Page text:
There is something else these eight activities have in common. The knowledge sought is not out of idle curiosity but out of a desire to exert some power over people or events. This is clearest in the term "charmer" in verse 11. The word means "one who binds a spell." This is the use of psychic or spiritual forces to control another person or the course of events. This is the goal, more or less, for all the other activities as well.
For example, when the king of Moab sent to Balaam money for divination, as it says in Numbers 22:7, his aim was not merely to find out if Israel was going to conquer his land; his aim was to have Balaam pronounce a curse on Israel by his magic arts. But Balaam says, finally, in Numbers 23:23, "There is no enchantment against Jacob, no divination against Israel." Divination is for the purpose of gaining power over destiny, and for controlling people and events to your liking. (But God frustrates it when directed against his people.) So these eight occult activities mentioned in Deuteronomy 18:10, 11 are meant to illustrate all those activities by which people deal with the world of spirits or forces in order to get secret knowledge and have power over people and circumstances.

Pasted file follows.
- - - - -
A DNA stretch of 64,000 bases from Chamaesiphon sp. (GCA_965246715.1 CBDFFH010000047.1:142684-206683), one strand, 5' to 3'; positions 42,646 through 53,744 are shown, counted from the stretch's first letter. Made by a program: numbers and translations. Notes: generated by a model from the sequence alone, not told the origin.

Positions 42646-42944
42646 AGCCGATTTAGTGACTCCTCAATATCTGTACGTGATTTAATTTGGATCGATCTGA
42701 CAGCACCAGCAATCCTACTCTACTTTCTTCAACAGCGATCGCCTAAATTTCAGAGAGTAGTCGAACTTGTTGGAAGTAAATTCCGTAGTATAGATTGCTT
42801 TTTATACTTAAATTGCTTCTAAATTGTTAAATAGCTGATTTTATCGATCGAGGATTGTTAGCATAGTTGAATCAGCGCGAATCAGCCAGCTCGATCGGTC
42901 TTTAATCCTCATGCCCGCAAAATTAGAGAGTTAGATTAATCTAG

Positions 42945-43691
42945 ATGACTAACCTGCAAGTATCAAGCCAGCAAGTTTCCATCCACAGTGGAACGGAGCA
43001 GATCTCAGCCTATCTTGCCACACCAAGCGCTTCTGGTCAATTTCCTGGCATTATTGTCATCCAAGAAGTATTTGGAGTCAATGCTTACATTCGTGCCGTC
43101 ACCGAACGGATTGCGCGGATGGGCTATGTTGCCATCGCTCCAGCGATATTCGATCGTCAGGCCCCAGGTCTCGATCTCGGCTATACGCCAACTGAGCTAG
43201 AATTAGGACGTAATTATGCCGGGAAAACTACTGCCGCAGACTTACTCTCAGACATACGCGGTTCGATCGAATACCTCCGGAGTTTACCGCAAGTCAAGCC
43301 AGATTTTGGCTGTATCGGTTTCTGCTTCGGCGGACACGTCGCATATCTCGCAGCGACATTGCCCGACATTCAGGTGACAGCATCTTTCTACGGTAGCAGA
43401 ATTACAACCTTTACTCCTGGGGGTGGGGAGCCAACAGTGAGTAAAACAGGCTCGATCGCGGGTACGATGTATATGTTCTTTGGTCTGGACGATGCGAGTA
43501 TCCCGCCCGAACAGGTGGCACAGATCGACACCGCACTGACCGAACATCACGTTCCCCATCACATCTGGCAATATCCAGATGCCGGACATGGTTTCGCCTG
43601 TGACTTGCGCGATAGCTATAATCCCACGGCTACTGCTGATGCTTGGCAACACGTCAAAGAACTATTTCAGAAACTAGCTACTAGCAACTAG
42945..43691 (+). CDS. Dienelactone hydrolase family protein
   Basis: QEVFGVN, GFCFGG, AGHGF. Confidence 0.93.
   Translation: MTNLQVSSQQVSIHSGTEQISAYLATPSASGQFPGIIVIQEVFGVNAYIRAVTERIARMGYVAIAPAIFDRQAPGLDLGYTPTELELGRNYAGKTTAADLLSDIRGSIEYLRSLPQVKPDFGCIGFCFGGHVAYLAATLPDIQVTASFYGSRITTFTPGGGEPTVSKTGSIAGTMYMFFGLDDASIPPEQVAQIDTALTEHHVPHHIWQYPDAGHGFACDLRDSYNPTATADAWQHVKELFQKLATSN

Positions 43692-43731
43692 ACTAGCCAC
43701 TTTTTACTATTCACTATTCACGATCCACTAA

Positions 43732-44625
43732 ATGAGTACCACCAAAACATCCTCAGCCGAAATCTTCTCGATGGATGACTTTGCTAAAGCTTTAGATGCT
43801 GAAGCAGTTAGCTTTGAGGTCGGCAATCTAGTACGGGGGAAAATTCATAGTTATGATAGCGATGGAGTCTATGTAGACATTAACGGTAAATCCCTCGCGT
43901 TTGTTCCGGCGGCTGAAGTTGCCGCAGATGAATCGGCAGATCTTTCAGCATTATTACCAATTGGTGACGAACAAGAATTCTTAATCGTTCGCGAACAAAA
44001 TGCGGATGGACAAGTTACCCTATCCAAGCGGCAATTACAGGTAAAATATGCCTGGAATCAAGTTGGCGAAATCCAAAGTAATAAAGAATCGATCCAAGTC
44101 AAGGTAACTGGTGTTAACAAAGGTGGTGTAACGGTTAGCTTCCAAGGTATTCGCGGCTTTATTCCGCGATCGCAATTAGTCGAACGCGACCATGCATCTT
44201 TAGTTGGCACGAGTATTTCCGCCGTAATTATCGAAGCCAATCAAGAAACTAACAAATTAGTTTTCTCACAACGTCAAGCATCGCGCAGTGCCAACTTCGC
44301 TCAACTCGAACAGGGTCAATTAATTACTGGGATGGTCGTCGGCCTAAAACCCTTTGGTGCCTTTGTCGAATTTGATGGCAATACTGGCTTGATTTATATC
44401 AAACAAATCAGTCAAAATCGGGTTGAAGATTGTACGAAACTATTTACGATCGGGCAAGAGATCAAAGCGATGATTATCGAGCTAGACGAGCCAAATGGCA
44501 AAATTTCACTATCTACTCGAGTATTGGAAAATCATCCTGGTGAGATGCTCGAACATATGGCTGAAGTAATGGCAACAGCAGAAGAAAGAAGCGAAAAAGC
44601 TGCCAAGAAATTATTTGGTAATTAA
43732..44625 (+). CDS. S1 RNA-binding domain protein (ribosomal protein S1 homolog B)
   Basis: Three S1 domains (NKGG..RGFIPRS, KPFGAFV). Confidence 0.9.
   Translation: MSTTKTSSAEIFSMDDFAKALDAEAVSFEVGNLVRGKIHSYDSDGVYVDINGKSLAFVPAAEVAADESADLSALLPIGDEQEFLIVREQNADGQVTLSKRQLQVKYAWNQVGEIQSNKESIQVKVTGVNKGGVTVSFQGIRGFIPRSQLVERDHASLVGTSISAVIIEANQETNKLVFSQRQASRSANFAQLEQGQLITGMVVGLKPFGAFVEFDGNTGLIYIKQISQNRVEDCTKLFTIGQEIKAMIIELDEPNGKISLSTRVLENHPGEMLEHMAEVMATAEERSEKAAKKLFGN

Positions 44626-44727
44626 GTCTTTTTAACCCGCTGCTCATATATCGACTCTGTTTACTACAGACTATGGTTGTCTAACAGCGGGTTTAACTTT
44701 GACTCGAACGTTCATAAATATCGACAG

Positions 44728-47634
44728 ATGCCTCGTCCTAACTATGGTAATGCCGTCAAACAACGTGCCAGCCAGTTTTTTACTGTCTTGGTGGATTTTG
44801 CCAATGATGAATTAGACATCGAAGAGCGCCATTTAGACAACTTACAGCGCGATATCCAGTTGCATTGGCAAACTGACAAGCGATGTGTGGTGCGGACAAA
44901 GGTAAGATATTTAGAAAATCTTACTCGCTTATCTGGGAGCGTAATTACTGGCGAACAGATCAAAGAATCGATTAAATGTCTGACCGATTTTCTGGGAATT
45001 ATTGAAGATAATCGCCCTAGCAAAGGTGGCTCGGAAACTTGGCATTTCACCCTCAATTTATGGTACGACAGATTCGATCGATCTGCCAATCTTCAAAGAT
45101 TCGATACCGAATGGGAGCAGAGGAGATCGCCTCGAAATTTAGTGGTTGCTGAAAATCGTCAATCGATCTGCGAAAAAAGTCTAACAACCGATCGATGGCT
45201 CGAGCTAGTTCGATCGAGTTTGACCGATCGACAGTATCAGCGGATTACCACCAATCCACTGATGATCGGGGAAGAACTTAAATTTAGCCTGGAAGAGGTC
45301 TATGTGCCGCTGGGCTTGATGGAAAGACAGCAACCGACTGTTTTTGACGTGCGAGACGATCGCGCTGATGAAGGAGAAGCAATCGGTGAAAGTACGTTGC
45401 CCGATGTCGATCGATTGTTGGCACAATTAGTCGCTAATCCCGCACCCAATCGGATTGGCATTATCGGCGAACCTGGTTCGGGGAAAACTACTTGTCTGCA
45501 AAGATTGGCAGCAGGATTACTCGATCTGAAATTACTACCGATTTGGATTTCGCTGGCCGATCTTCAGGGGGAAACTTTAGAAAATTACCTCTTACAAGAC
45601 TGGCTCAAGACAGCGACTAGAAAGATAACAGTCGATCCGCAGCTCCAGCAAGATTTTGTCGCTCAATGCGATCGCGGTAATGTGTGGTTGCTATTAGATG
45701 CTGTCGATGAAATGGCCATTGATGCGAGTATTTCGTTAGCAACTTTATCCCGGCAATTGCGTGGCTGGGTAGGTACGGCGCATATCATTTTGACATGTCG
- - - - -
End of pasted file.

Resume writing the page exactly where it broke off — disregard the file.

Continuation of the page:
Now what does Moses say about such activities? First, in verse 9, he calls them "abominations." This means that God regards them as detestable, abhorrent, loathsome. It is a very strong word. We will do well to ask ourselves whether some seemingly innocent activity we are engaged in may be an abomination in the eyes of God. Second, according to verse 12, the persons who do such things are an abomination to the Lord. Not merely the activity but also the persons become abominable in God's eyes. It is an unbiblical sentiment which says, "God only hates the sin, never the sinner." When a person gives himself over to will, to delight in, and to follow abominable practices, he makes himself abominable in the eyes of God. Of course, this does not put a person beyond the reach of God's love. The glory of divine love is that it reaches out to justify and to sanctify precisely those whom God abominates because of their sin. Third, according to verse 10, activities of the occult are ranked alongside infanticide, the burning of children as sacrifices. This particular sin is probably mentioned in this context because we all feel in our stomachs that such a thing is loathsome. The point is, then: view charms, horoscopes, ouija boards, fortune telling, magic, and PSI with just as much loathing.